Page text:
Window treatments add so much to a room. They reflect your theme, mood, style and color scheme. Think of window treatments as a great scarf on a basic black dress. They add pizzazz and frame your window just as molding frames a piece of art.
In my model home, I spent 12 percent of my total budget of $49,430, or $5,932, on custom window treatments. The home had 20 windows, which comes to a mere $297 per window. I know this may sound like a lot if you've never had custom window treatments made, but an average treatment normally starts at $500 per window opening. So, when designing on a budget, you need to be very careful with the design as well as the fabric selection. Here's what I did in each room to save money as well as dress the windows with style.
Living and dining room: I had three windows that I treated with top valances; I also added stationary side panels to the dining room windows. The valances were straight fabric mounted on a board with tabs on the bottom, but I added pizzazz by running an inexpensive decorative iron rod through the tabs.
Nook and family room: There were three windows where I wanted some extra color and pattern. The nook window was a sliding door so I did simple straight panels. Straight panels are inexpensive treatments since they require just straight sewing.
In the family room I went with a shaped cornice box. Cornice boxes are good treatments when you have more expensive fabrics as they use less fabric than a gathered treatment. The labor cost is a bit more, but the tailored look gives a more expensive feel than a cute ruffle treatment.
Master bedroom, retreat and bath: In the master suite there were five windows so I had to be extra careful with my design. Three were in the master bedroom, one was in the retreat and one was in the bath. The windows were also fairly wide so placing valances on each would have eaten up my whole budget. I had simple valances and panels made, and used ring clips to hang them from a decorative rod. The top of the treatment was sewn straight, but by using ring clips I got a swag look without paying to have it sewn in.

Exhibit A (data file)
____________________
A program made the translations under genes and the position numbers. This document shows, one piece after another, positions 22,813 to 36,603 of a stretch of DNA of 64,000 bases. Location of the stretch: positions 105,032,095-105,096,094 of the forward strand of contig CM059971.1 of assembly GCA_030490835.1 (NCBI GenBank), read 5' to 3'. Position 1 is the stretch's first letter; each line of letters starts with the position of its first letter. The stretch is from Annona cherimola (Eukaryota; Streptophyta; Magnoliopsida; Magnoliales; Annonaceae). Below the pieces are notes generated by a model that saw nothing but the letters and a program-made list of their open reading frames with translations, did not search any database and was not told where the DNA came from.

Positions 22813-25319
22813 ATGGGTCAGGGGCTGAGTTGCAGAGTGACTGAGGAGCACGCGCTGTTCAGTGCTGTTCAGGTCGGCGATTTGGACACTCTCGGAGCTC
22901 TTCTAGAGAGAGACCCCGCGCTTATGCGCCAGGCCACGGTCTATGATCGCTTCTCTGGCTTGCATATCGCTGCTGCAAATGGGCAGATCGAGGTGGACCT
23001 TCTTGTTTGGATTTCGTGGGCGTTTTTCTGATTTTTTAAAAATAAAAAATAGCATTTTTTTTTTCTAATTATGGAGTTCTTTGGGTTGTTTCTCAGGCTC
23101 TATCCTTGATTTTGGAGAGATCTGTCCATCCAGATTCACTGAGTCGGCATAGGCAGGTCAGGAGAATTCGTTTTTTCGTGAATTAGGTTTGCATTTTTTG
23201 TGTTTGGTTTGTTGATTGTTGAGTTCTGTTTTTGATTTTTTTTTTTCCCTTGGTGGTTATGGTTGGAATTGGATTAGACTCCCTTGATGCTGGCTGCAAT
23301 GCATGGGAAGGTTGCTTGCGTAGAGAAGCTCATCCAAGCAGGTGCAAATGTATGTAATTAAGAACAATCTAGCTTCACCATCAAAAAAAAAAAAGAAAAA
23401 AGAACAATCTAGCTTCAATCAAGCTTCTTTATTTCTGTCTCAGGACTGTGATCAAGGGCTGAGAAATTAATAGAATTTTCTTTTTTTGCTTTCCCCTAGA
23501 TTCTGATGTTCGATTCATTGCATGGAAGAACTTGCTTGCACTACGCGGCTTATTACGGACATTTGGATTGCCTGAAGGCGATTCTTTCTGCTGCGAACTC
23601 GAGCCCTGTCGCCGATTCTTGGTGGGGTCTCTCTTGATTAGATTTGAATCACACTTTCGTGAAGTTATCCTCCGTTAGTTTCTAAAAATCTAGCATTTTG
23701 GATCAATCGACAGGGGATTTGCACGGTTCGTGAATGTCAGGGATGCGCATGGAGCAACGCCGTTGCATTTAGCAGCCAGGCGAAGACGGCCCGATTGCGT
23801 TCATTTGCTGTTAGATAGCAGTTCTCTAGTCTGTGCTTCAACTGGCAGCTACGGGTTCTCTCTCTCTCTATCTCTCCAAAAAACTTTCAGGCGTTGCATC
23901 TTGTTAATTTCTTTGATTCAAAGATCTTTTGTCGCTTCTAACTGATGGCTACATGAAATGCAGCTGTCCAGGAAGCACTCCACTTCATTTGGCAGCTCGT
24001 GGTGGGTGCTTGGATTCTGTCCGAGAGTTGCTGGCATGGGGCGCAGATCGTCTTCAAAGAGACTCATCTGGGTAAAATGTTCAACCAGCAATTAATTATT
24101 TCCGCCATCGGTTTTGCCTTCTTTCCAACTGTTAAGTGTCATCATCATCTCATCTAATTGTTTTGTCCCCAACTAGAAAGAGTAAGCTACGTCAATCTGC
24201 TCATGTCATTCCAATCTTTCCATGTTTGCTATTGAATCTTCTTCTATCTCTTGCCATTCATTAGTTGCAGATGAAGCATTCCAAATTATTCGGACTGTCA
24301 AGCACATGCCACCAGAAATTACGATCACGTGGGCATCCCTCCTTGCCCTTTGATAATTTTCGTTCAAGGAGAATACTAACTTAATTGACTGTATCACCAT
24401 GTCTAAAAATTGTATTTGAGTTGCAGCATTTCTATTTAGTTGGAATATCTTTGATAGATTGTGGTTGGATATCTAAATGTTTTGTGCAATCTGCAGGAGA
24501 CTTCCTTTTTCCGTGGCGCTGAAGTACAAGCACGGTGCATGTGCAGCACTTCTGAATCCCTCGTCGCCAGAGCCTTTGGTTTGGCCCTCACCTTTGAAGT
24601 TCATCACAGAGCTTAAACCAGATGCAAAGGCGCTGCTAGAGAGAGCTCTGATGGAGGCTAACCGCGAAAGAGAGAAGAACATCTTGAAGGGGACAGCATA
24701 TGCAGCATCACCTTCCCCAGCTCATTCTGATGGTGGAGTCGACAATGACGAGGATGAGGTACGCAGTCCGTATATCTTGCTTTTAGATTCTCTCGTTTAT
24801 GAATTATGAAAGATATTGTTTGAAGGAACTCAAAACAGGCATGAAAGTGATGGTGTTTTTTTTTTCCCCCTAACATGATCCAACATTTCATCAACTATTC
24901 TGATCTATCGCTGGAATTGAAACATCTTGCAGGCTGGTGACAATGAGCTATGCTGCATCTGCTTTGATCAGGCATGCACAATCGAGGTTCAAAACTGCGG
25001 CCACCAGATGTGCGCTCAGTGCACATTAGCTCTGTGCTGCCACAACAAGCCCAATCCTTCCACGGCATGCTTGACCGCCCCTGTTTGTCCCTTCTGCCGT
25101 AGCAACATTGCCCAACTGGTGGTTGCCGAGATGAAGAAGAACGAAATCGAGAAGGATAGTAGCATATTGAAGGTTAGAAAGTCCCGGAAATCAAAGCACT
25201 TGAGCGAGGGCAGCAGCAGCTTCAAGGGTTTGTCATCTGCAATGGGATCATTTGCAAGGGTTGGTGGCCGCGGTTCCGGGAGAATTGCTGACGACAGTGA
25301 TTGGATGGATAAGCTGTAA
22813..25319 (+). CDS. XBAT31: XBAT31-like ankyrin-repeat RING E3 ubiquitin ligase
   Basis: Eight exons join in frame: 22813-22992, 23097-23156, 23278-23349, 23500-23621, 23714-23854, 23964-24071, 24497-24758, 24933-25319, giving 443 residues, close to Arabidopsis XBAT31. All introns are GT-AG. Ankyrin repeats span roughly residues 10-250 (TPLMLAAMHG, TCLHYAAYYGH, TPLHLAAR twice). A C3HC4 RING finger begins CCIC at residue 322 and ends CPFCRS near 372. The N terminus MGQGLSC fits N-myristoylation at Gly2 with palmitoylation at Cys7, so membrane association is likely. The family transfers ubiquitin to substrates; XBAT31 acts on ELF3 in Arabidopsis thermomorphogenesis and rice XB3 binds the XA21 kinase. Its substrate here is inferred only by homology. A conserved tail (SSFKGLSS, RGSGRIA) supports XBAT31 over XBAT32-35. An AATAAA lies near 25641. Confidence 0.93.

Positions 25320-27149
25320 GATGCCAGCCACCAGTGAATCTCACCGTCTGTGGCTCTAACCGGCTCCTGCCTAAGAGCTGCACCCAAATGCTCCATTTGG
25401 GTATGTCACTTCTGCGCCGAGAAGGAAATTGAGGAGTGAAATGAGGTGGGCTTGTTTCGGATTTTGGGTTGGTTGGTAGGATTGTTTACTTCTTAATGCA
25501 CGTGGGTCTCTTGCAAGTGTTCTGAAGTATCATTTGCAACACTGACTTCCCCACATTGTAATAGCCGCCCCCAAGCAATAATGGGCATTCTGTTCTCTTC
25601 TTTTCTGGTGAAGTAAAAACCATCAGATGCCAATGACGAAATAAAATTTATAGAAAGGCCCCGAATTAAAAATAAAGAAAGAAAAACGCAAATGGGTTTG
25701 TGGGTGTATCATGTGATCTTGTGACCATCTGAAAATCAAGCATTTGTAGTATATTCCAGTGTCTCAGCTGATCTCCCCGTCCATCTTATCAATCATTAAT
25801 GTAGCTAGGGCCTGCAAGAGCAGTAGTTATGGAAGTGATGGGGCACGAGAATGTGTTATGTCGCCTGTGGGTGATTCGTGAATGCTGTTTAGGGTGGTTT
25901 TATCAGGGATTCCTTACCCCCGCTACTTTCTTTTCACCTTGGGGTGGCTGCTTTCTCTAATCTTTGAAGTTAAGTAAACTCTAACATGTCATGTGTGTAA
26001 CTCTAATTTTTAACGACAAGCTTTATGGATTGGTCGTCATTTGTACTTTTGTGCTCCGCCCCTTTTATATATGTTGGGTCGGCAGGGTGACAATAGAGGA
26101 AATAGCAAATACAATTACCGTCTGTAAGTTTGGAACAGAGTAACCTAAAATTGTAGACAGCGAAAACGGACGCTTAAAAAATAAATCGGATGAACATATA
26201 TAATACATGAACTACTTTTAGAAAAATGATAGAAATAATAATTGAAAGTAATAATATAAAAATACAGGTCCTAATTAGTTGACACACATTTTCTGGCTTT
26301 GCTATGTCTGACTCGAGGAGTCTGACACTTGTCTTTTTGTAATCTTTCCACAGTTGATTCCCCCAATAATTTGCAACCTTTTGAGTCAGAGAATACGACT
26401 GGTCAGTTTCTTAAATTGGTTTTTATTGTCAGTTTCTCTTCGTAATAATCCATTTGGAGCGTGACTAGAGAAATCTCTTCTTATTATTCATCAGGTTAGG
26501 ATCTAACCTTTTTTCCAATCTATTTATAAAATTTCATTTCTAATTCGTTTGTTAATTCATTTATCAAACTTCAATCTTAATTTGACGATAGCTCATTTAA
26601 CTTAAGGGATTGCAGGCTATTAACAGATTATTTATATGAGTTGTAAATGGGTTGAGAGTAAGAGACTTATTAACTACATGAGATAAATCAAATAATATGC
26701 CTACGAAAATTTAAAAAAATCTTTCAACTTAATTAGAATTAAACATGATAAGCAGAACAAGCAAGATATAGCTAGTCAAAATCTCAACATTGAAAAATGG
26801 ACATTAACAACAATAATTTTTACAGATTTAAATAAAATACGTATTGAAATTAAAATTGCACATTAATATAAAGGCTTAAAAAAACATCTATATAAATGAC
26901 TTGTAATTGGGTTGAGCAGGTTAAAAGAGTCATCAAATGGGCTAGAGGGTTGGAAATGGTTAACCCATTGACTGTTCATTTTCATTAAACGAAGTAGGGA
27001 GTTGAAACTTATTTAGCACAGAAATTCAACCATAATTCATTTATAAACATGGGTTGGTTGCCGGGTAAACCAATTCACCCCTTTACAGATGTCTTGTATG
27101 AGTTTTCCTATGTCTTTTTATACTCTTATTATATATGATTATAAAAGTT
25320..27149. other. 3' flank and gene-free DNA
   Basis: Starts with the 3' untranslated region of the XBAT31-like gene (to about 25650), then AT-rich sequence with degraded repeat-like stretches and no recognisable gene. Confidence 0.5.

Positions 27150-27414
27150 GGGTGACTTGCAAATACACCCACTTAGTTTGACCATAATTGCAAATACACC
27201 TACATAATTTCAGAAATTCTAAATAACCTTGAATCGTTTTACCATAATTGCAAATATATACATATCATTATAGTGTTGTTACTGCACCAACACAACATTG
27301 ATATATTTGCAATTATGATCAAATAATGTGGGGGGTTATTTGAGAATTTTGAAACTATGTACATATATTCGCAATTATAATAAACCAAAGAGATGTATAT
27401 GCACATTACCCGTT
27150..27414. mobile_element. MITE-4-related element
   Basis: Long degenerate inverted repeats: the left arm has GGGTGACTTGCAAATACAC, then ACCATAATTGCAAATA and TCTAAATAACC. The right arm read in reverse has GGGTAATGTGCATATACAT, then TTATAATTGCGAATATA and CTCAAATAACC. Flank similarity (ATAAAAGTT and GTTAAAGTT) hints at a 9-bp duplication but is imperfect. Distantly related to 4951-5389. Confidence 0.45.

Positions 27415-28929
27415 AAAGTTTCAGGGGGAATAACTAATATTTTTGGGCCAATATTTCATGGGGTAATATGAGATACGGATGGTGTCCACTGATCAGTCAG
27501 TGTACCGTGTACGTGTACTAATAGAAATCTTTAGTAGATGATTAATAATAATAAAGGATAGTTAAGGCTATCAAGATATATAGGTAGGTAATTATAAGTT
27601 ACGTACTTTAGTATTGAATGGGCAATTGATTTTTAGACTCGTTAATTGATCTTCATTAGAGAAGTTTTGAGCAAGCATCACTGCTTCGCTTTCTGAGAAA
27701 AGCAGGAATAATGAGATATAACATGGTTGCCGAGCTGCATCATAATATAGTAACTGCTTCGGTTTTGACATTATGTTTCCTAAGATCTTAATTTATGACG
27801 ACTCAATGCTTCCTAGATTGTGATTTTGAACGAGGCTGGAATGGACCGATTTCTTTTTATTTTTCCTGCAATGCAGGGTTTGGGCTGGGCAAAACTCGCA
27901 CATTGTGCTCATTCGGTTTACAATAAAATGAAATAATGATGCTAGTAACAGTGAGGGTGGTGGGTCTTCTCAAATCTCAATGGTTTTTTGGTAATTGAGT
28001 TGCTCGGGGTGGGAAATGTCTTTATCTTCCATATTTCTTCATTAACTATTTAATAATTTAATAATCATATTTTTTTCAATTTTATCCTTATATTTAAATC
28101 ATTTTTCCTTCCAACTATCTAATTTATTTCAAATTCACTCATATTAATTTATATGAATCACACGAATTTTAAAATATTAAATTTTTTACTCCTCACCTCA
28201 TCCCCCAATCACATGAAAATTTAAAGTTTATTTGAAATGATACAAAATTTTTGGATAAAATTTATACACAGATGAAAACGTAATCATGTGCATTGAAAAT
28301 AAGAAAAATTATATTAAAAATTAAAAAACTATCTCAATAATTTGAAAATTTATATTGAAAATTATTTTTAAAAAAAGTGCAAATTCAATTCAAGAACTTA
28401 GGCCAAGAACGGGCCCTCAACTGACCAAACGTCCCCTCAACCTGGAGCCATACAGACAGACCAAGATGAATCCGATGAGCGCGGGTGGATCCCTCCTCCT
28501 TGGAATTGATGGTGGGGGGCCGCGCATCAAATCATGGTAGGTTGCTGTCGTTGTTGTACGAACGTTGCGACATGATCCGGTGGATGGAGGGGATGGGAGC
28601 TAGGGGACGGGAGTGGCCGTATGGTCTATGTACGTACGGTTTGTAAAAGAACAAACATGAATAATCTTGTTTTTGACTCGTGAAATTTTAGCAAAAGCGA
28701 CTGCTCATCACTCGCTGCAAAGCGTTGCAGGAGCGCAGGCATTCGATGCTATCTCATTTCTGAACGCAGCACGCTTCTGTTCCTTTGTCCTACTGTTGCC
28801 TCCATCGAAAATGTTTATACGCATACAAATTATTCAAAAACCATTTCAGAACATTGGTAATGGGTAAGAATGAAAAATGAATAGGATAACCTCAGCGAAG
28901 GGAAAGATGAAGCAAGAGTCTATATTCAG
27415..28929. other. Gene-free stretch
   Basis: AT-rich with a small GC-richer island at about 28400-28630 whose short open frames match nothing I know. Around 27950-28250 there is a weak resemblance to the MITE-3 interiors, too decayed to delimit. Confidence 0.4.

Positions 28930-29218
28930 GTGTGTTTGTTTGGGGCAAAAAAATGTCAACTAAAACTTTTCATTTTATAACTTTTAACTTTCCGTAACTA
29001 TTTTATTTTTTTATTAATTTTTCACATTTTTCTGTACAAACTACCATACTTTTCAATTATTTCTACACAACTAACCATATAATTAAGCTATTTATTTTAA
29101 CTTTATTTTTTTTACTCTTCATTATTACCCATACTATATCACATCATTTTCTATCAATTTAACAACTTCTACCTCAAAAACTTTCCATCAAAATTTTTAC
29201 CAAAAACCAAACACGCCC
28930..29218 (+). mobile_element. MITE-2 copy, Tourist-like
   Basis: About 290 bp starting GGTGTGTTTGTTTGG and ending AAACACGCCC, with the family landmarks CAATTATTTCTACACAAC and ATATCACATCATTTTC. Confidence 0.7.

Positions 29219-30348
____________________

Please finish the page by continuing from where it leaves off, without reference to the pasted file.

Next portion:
Guest and girl's bedrooms: In these secondary bedrooms I did simple shirred valances on continental rods to keep the labor costs down. I made the valances out of a matching sheet which came with the bed set. It gives the room a custom look without the custom price.
Boy's bedroom: There was just one window and I created a rolled stagecoach treatment with the matching bed sheet. His theme was space ships and robots.
Hall baths: In the extra baths, I did one single-width panel mounted at the ceiling on a board. A single width means one width of 54-inch fabric, which gathers down to between 16 and 20 inches. When I have a larger budget, I'll use two widths for more fullness.
Loft: There were four windows in this room, which is a lot of windows to treat on a limited budget. Again, I kept it simple, creating a mock roman valance. A mock roman valance has the look of a pulled up roman shade except that it is not operable. It is one of my favorite treatments.
You can be very creative with window treatments, but be aware as labor costs will increase with the complexity of the treatment. Custom window treatments are an investment, but one that I feel is well-spent if you invest wisely when designing on a budget. Just like on a basic black dress, a little splash of color and style can go a long way.
Gail Mayhugh, owner of GMJ Interiors, is a professional interior designer and author of a book on the subject. Questions may be sent by e-mail to: firstname.lastname@example.org. Or, mail to: 7380 S. Eastern Ave., No. 124-272, Las Vegas, NV 89123. Her Web address is: www.GMJinteriors.com.